There Are Significant Similarities Between Facebook Ads and Paid Search
Though Facebook PPC is typically more top of the funnel, and paid search PPC is more bottom of the funnel, there are a number of similarities between the two:
1) Demographic/interest targeting on Facebook is akin to selecting keywords on paid search. The more specific you get, the smaller your potential audience. Also, as you get more specific, you typically have to pay a higher cost per click.
2) If you’re running direct response campaigns, you want to keep your demographic/interest Facebook targets pretty tight, Just like you want to keep adgroups tight in paid search. Also, make sure you avoid grouping related but dissimilar groups together. For instance, if someone is interested in sustainable energy, they might be thinking wind energy, not biofuels. Keep those sorts of interests separated.
3) Just like you want to write ads specific to each Ad Group for paid search, optimize your ad copy for the demographic/interest that you’re targeting.
Landing Pages – Where Should You Send Your Facebook PPC Ad Traffic?
Most people would say it’s best to send Facebook ads to your Facebook page (preferably a custom tab), thinking that they’ll be happier staying in the same environment. However, that may not necessarily be the best way to achieve your goal. Sending them off of Facebook means you can better control the environment they end up in, which can be especially important for direct response marketers. Also, you can avoid having them see (and possibly click on) a competitor’s ad just after they clicked on your ad.
Typical Facebook PPC Click Through Rate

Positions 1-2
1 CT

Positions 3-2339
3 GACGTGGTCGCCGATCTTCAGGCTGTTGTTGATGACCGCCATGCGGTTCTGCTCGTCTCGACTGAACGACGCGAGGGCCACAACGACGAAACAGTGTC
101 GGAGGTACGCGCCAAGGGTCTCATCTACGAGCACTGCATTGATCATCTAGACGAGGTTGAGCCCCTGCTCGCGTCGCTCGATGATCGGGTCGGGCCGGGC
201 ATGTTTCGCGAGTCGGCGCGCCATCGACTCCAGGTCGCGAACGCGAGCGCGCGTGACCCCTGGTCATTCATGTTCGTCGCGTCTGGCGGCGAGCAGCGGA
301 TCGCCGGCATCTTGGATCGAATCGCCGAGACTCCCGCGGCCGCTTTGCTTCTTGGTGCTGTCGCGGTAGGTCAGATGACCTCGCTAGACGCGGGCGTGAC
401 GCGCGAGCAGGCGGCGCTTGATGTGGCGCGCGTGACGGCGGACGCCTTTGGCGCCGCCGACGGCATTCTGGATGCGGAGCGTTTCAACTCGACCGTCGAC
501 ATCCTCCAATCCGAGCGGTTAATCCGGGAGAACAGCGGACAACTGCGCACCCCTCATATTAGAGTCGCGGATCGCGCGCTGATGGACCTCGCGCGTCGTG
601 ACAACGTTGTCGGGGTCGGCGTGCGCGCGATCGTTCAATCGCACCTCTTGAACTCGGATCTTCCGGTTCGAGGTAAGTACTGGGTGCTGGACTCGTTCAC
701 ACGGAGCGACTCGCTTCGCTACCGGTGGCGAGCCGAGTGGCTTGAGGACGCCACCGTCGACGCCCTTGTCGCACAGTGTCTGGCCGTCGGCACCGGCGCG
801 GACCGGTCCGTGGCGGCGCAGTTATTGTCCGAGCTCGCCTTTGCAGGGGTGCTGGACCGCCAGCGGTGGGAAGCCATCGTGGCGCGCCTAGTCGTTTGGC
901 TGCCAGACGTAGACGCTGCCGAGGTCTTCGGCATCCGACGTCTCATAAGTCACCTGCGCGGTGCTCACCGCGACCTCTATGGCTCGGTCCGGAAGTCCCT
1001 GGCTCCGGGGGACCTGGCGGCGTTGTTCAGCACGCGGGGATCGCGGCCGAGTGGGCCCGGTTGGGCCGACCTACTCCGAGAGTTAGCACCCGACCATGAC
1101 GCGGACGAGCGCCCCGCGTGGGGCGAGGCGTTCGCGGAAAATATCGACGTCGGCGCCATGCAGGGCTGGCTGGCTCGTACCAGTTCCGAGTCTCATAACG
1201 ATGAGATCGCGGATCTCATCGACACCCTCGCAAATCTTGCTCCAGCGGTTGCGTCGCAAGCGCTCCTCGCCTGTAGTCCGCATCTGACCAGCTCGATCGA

Marin Search Marketing, a third-party paid search management system, states that their clients who advertise on Facebook typically see a .02% to .04% click through rate (CTR). This has proven to be the case for most of our clients as well, although we have seen CTRs as high as 0.12%.
Swap Ads As Soon As The CTR Starts Its Decline
Ad blindness sets in very quickly on Facebook. You’ve probably experienced this yourself: the same ad follows you around, and you get sick of seeing it after the 3rd or 4th time. The result of this is that ads typically start off with a decent CTR, often around 0.03%, but the CTR quickly plummets. Depending on the size of the audience you’re targeting, this CTR decline continues steadily until it gets low enough that Facebook stops showing the ad. The way to get around this is to change the ad as soon as you see the CTR decline begin. This can mean you need to change the ad multiple times per day, depending on the size of your audience.
Swap The Image First
The most effective part of the ad to change is the image, because that’s the part of the ad that first attracts the eye. Images should pop: they should contrast with Facebook’s blue and white color scheme. Make sure the images are nicely saturated. Path Interactive typically plugs at least 10 images per ad into our automated Facebook PPC ad management system, and we program the tool to swap the image after a 5% decline in CTR. Our clients’ CTRs have jumped nicely since we began this practice.
Not Sure If Your Company Should Be Running Facebook PPC Ads?
Here are some stats from GroupM Search that may change your mind. Consumers exposed to a company’s social media are:
1) 2.8 times more likely to search on brand terms
2) 50% more likely to click on that company’s PPC ads
3) 1.7 times more likely to purchase from search.
The Bottom Line
Facebook PPC is relatively new, but the targeting options have become sophisticated enough to justify adding Facebook to many types of existing PPC campaigns, especially in light of the GroupM stats. You should consider adding it to your marketing mix.